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Tenerife's Cities and Resorts

Tenerife has two fairly distinct climatic zones. The North which includes Santa Cruz de Tenerife, the capital city of the island, La Laguna, La Orotava and Puerto de La Cruz and the South which includes the areas of El Médano, Golf del Sur, Palm Mar, Los Cristianos, Playa de Las Americas, Costa Adeje, Callao Salvaje, Playa San Juan and Los Gigantes.

It is fair to say that the drier and warmer southern areas are now the most popular tourist destinations, although this was not always the case, with Puerto de La Cruz and Santa Cruz being the original destinations of choice for visitors to the island.

In fact, the south was very much unspoiled and undeveloped until the early 1970's when one of the first hotels appeared in the then tiny and sleepy fishing village of Los Cristianos.That Hotel, the Hotel Reveron Plaza still stands and remains a popular base for many visitors due to it's location on the church square at the heart of Los Cristianos.

You can see some interesting photos HERE of how Tenerife has developed and changed over the years.

Over the last 10 or 15 years, Los Cristianos has gradually expanded to join with the neighbouring Playa de Las Americas, thought to be so named as it was a stop off point for ships travelling to the Americas in centuries past. In turn, Playa de Las Americas has spread ever westwards along the coast, with new coastal resorts appearing over the years. Torviscas, Fañabe, Puerto Colon, Playa del Duque to name but a few of the new areas to be generated for the holiday sector over the years.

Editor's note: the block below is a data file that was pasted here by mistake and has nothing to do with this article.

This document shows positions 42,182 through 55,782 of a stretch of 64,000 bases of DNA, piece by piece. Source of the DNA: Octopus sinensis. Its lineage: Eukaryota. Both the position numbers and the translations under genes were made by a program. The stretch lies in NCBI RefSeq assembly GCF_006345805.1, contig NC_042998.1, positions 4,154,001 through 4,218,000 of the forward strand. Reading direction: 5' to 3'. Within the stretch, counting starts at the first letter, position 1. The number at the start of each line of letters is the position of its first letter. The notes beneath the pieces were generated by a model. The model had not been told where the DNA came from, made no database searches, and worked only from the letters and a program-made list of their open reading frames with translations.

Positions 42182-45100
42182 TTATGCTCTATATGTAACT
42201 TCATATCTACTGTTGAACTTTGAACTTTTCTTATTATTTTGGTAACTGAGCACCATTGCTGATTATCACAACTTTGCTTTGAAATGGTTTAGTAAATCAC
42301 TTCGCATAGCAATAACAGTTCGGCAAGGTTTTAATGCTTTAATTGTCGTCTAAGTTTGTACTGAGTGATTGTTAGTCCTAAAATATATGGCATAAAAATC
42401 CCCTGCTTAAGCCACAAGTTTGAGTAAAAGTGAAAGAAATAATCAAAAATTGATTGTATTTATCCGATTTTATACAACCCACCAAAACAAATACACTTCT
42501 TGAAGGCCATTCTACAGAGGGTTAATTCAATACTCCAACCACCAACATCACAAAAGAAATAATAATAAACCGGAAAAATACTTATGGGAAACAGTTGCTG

Moving further westwards the towns of Playa Paraiso and Callao Salvaje remain relatively unchanged over recent years. Playa San Juan has seen large scale development but the final town of the west coast, Los Gigantes has remained relatively stable, mainly due though to the lack of any remaining building plots in the confines of the town.

In the North, Santa Cruz is a bustling capital city, with a great mix of modern and historical architecture. Wonder a little off the beaten track and discover streets of houses with a faintly Cuban feel, brightly pained with colourful shutters. Santa Cruz also has great shopping opportunities and some wonderful bars and restaurants where you can while away the siesta hours as Santa Cruz is still very traditional in it's style and observes the traditional siesta break in the afternoon, with the shops closing around 1:30pm and re-opening at around 4:30pm. Similarly, shops close for the day at around 1:30pm on Saturdays and do not open on Sundays. The only exception to this being in the large shopping centres where the shops remain open throughout the day, Monday to Saturday.